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newbeginning

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newbeginning last won the day on October 17 2013

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  1. Attached is a link to CASPA’s frequently asked questions section on the subject. CASPA has a very helpful FAQ section. Godspeed https://help.liaisonedu.com/CASPA_Applicant_Help_Center/Starting_Your_CASPA_Application/Creating_and_Managing_Your_CASPA_Account/3_Use_an_Existing_CASPA_Account_to_Re-Apply
  2. Try reviewing the websites of the residencies you're interested in. Typically they will inform candidates on how their progress will be assessed, although exams at the end of each rotation is a common practice. They may even provide a handbook with detailed info. Also, review the APPAP's website on which programs give certificates at the end of the residency, if you're successful. Good Luck
  3. Sunnyn, I'm sure income and financial stability has crossed each of our minds at some point in our PA careers. That said, I think you hit the point right on the nail.. at some point and time we have *personally* asked ourselves and have researched the topic. That said, I have to agree with the moderator and others on this post... it seems like making the "highest" income is very important to you and if it is and you're on your way to becoming a PA, then you have already lost. As someone stated previously, more income typically equates to more responsibilities and a higher stress volume. Of course we are not oblivious to the fact that we need to eat, have a place to sleep and overall want to live comfortably, but at the end of the day the income of a PA doesn't come close to the work load. For example, AAPA revealed that Ortho is one of the top 5 highest paying PA specialities. That said, if you haven't completed your rotation in ortho, you may not realize how physically taxing orthopedics can be. On the other hand, ER has been described as both physically and mentally taxing, but it is also one of the top 5 highest paid PA specialities. That doesn't include the long list of paperwork, grand rounds, etc that carve out a chunk of your time, but you may not get overtime if you're there late to complete your required duties. Sometimes it is how you say things that offends people, in addition to the types of questions you're asking. I suggest that you do your own research. Join AAPA if you're not already a member and download the salary reports for seasoned PA-C and compare it to recent PA graduates (there is a salary difference, if you didn't already know that). Maybe even call and speak with recruiters or HR reps about their take on residency training. Overall, I prefer a structured learning environment and I am by no means a *slow undedicated learner*... I just prefer a different learning environment. You are moving into the big leagues, where etiquette and tact go a long way. Good luck to you on your quest to get the most money. Maybe try your hand at the $1.3 billion Powerball?? Just a thought
  4. Offer accepted! Up next.. BOP interview. Sent from my iPhone using Tapatalk
  5. Just wanted to start a new thread for any PA-S applicants for the SRCOSTEP or any SRCOSTEP PA-C with any suggestions.
  6. Hi Everyone, I've recently applied to the SRCOSTEP program (Dec 31) and am just looking for some clarification on the application process. After the initial review, are conditional offers sent out? Or is a request for more paperwork made? Do you receive a conditional selection before the physical and interview with BOP? Just trying to keep a level head. Any advice is greatly appreciated.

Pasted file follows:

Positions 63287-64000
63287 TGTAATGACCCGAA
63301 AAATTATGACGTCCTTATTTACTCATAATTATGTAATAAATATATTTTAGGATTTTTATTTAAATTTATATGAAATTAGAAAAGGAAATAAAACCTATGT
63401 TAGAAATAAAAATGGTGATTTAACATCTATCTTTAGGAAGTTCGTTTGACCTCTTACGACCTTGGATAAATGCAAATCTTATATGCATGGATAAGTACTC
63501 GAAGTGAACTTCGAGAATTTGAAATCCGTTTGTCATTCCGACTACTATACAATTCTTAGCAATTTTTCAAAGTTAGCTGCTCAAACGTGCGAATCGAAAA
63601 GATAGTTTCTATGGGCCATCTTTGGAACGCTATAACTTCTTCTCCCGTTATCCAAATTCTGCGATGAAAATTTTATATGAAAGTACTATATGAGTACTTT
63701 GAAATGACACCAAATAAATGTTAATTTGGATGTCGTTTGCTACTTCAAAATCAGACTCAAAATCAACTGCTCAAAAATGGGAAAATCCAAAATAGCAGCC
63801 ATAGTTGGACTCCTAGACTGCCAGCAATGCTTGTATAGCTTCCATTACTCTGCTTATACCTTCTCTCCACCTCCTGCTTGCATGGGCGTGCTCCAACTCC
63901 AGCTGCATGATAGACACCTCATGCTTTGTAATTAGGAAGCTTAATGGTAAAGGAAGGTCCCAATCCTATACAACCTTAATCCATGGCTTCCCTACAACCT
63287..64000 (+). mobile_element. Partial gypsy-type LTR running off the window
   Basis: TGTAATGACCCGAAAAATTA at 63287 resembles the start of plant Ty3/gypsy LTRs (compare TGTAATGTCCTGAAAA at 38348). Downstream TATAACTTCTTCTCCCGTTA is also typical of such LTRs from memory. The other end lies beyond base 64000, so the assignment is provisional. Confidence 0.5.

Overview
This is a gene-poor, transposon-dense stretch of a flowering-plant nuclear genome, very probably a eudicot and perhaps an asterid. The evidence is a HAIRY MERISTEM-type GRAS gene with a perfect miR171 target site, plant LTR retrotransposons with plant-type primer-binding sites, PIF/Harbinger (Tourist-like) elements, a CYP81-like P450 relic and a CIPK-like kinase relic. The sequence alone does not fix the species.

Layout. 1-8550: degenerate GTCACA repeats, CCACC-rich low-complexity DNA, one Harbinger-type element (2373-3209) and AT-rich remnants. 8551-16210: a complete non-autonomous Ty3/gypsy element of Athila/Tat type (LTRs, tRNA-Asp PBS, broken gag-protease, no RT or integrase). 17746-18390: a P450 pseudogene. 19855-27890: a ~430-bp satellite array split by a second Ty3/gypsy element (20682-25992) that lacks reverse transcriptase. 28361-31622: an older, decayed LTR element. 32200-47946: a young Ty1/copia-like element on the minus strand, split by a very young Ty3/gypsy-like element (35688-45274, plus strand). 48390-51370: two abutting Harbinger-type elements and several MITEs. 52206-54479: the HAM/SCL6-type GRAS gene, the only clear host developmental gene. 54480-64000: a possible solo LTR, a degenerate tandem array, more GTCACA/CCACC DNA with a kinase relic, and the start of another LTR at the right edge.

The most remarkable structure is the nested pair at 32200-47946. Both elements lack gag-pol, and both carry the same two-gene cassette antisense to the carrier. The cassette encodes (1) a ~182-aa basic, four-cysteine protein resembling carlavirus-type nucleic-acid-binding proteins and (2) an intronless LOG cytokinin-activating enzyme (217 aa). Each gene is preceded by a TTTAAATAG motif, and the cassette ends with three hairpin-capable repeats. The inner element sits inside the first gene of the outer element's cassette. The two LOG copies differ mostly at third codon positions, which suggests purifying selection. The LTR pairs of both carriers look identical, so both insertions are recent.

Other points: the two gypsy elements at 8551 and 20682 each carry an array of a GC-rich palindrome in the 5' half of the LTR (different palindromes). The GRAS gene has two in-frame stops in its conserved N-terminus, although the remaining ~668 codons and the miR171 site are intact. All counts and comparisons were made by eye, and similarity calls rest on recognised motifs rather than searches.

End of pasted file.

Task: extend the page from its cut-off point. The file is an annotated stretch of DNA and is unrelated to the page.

7. BEST RESOURCE EVER!!!! When I applied, you had to pay for a membership to gain access to this information. Take advantage of this information for a quick summary of each program. Be sure to do your homework and check each school's website, once you've narrowed the list down!!
  8. If you received "the call" and accepted your seat, there is nothing to worry. The paperwork will come. Trust me!! Relish in this moment and welcome to SBU!!!
  9. Congrats on your acceptance. Don't worry!!! The paperwork will come. Just rest easy!!!
  10. Hi all, I'm a second year at SBU. Audra will set up a Facebook page for all who accept their seat for the class of 2017. So don't worry it will come! Congrats to all of those offered a seat!
  11. Most of the residencies listed on the Association for Postgraduate PA programs' website have a GPA requirement. I would contact the programs you're interested in to find out how to become more competitive. Sent from my iPhone using Tapatalk
  12. I would move first and see if a car is necessary. Public trans might not be so bad. Sent from my iPhone using Tapatalk
  13. The Adcom calls some students right away because they are exactly what their looking for in a PA-S. All the other interviewees going into purgatory until all interviews are complete. Then they deliberate on who gets offered the last few seats. At this time, they also make the alternative list. So you could still get in!!! Be patient grasshopper Sent from my iPhone using Tapatalk
  14. It might take you a few application cycles before you're invited for an interview. If it's what you want... then go for it! It won't matter what we say or if you have a chance in our opinion. Sent from my iPhone using Tapatalk
  15. Why 200-300 hours? That's a long time to shadow one person. Have you tried www.pashadowonline.com? I would change it up. Shadow someone in internal med, then oncology, maybe peds. The benefit of switching it up is you get to see how PA function in different specialities. Good luck! Sent from my iPhone using Tapatalk
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